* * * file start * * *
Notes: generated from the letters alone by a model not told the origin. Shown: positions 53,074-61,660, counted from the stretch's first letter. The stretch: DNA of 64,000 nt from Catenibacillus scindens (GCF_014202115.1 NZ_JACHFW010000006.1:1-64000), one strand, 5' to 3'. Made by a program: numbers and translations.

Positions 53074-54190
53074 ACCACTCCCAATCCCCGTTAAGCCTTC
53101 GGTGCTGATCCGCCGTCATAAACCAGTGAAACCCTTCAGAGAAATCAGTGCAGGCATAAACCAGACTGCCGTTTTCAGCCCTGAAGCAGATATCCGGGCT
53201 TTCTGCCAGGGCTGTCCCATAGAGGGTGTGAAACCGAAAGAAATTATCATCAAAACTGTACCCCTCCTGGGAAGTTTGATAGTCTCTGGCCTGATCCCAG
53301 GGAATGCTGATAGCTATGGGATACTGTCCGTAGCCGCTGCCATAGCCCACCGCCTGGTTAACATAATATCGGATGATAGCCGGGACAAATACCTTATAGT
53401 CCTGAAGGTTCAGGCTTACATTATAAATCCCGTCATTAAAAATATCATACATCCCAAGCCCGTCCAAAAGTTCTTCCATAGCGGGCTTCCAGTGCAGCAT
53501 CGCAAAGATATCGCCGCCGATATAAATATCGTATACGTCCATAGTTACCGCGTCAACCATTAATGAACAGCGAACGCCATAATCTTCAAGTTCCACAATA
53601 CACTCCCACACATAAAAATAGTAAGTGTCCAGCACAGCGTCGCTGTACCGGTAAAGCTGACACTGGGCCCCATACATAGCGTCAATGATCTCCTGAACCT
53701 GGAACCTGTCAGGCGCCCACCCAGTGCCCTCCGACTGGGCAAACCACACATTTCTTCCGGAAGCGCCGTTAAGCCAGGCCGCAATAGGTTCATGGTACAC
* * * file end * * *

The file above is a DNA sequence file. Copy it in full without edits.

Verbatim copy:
Notes: generated from the letters alone by a model not told the origin. Shown: positions 53,074-61,660, counted from the stretch's first letter. The stretch: DNA of 64,000 nt from Catenibacillus scindens (GCF_014202115.1 NZ_JACHFW010000006.1:1-64000), one strand, 5' to 3'. Made by a program: numbers and translations.

Positions 53074-54190
53074 ACCACTCCCAATCCCCGTTAAGCCTTC
53101 GGTGCTGATCCGCCGTCATAAACCAGTGAAACCCTTCAGAGAAATCAGTGCAGGCATAAACCAGACTGCCGTTTTCAGCCCTGAAGCAGATATCCGGGCT
53201 TTCTGCCAGGGCTGTCCCATAGAGGGTGTGAAACCGAAAGAAATTATCATCAAAACTGTACCCCTCCTGGGAAGTTTGATAGTCTCTGGCCTGATCCCAG
53301 GGAATGCTGATAGCTATGGGATACTGTCCGTAGCCGCTGCCATAGCCCACCGCCTGGTTAACATAATATCGGATGATAGCCGGGACAAATACCTTATAGT
53401 CCTGAAGGTTCAGGCTTACATTATAAATCCCGTCATTAAAAATATCATACATCCCAAGCCCGTCCAAAAGTTCTTCCATAGCGGGCTTCCAGTGCAGCAT
53501 CGCAAAGATATCGCCGCCGATATAAATATCGTATACGTCCATAGTTACCGCGTCAACCATTAATGAACAGCGAACGCCATAATCTTCAAGTTCCACAATA
53601 CACTCCCACACATAAAAATAGTAAGTGTCCAGCACAGCGTCGCTGTACCGGTAAAGCTGACACTGGGCCCCATACATAGCGTCAATGATCTCCTGAACCT
53701 GGAACCTGTCAGGCGCCCACCCAGTGCCCTCCGACTGGGCAAACCACACATTTCTTCCGGAAGCGCCGTTAAGCCAGGCCGCAATAGGTTCATGGTACAC